Get some zzzs. It’s really important that you get enough sleep for optimal health, not just when you’ll be waking up early to exercise. That said, avoid the temptation to get into bed and scroll through your bazillion social media accounts and profiles. You don’t want to jeopardize precious minutes (or hours!) that you could be sleeping through, and thinking that you’ll be able to look at social media really quickly is a lie. Just wait until the morning, after your workout is complete. It’s a hard habit to break, but man, I promise you: it’s worth it.
Expect some bumps along the way, at least at first. When you’re getting used to a new routine or process, it can be discouraging if things don’t go over seamlessly at first. Give yourself some flexibility and grace, and trust that the process will get easier, better, and streamlined in time. Remember: you’ve actively made the decision to take care of your health. That’s huge! You may be exercising for the first time in your life, or the first time in a very long time, and you should expect there to be a learning curve involved – especially when it involves getting up early. You can totally do this. Just give yourself a chance. (And give yourself this pep talk often!).
Find a friend for your AM routine. You’ll be less likely to stand up a friend than you would a workout, so do some sleuthing to find a friend who’s as excited as you are to exercise early each morning. You’ll give each other a great accountability mechanism as well as a ton of encouragement, and dare I say that you’ll even have fun along the way? Plus, if your friend is your furry four-legged canine, that also works! The more, the merrier.
Do something you enjoy. Finally, it’s worth mentioning that the best exercise routine out there is the one that you’ll actually do. If you don’t like to run, don’t force yourself to churn out mile after mile. If you gravitate towards cycling or swimming, go do that! If you like the group fitness classes, find a gym that’s accessible to you and has the offerings you like. It’s unrealistic to think that you’re going to do an exercise routine every morning if you don’t like it in the first place.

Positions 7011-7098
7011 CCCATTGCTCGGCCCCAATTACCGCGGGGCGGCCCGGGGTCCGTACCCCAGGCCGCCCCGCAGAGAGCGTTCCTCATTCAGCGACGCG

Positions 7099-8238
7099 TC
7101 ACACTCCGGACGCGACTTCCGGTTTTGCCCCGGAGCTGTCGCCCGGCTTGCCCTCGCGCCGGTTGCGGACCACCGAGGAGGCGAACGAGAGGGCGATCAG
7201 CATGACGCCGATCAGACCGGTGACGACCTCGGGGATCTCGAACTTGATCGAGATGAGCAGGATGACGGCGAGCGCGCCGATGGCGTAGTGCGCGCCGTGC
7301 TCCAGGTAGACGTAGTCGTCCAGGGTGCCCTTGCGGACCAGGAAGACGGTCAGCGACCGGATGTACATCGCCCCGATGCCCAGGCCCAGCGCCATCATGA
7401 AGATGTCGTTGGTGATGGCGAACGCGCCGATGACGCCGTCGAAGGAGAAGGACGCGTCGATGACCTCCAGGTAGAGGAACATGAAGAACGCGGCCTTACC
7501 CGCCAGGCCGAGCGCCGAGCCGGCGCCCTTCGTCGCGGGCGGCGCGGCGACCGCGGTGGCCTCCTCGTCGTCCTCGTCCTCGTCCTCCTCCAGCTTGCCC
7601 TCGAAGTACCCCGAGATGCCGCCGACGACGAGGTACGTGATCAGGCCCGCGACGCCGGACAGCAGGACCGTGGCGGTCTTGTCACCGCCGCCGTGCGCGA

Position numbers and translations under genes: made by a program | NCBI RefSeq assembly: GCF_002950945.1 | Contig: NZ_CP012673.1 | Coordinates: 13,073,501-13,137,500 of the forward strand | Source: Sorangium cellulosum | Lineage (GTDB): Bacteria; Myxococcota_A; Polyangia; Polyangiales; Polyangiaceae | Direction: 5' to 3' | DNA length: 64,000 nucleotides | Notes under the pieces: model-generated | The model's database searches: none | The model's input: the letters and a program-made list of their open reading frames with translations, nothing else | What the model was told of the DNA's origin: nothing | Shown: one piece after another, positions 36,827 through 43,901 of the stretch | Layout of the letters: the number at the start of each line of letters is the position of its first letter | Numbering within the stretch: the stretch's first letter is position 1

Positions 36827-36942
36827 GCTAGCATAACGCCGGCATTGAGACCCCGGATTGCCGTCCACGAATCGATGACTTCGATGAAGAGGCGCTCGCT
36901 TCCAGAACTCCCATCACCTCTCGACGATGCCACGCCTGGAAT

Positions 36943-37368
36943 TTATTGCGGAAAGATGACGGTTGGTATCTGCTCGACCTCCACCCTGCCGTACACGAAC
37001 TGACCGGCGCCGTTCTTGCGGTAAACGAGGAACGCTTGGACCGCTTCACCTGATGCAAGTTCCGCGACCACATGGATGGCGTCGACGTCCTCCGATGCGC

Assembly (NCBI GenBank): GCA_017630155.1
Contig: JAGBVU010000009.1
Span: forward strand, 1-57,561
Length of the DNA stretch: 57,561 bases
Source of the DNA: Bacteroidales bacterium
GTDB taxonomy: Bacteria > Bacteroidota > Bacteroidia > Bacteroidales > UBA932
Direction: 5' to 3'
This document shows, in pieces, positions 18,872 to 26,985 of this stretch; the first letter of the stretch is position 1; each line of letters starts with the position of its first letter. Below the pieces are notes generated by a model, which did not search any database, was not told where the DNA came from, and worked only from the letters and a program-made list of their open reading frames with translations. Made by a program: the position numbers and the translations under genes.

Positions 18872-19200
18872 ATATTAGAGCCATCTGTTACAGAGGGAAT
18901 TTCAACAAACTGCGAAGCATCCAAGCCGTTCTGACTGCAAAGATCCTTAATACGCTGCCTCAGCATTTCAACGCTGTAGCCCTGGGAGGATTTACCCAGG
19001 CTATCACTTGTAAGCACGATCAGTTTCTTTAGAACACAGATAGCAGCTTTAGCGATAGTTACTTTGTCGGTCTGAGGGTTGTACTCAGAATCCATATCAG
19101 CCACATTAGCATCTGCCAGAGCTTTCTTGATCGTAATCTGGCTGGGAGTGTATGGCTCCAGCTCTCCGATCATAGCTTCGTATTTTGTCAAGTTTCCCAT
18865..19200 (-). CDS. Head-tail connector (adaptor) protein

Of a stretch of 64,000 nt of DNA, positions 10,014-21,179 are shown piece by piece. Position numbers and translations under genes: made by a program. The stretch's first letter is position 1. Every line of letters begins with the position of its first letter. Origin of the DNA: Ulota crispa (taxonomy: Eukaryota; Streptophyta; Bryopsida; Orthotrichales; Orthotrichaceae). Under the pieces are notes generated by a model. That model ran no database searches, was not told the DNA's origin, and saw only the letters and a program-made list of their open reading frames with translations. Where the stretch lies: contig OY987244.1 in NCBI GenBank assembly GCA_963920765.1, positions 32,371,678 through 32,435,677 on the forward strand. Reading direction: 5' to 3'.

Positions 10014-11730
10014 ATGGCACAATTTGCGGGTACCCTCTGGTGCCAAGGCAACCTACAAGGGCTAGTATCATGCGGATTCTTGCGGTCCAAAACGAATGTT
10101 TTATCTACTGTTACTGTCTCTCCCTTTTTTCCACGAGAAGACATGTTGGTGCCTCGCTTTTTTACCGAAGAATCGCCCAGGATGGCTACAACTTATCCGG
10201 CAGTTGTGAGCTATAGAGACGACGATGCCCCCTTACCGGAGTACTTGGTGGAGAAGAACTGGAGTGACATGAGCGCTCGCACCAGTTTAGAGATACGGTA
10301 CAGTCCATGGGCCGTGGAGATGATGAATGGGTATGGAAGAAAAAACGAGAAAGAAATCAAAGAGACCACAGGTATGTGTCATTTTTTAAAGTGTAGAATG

Becoming a regular morning exerciser takes a bit of time and practice, but once you get into a rhythm, it’ll be as normal to you as brushing your teeth each day. You may even come to find yourself loving that part of your day – especially if you get to exercise alongside a friend or companion – and you might also find that starting each day with a good sweat sesh really energizes you and sets you up for a positive mood all day long. What’s most important to remember, above everything else, is that you must give yourself the opportunity to try. Don’t write off a morning exercise habit before you’ve really truly tried it – and likewise, don’t think that you’ll master it at your first go. With time and practice, you’ll totally be able to master the art and science of the morning exercise habit.
Dan Chabert is an entrepreneur and a husband, Dan hails from Copenhagen, Denmark. He loves to join ultramarathon races and travel to popular running destinations together with his wife. During regular days, he manages his websites, Runnerclick, That Sweet Gift, Monica’s Health Magazine and GearWeAre. Dan has also been featured in several popular running blogs across the world.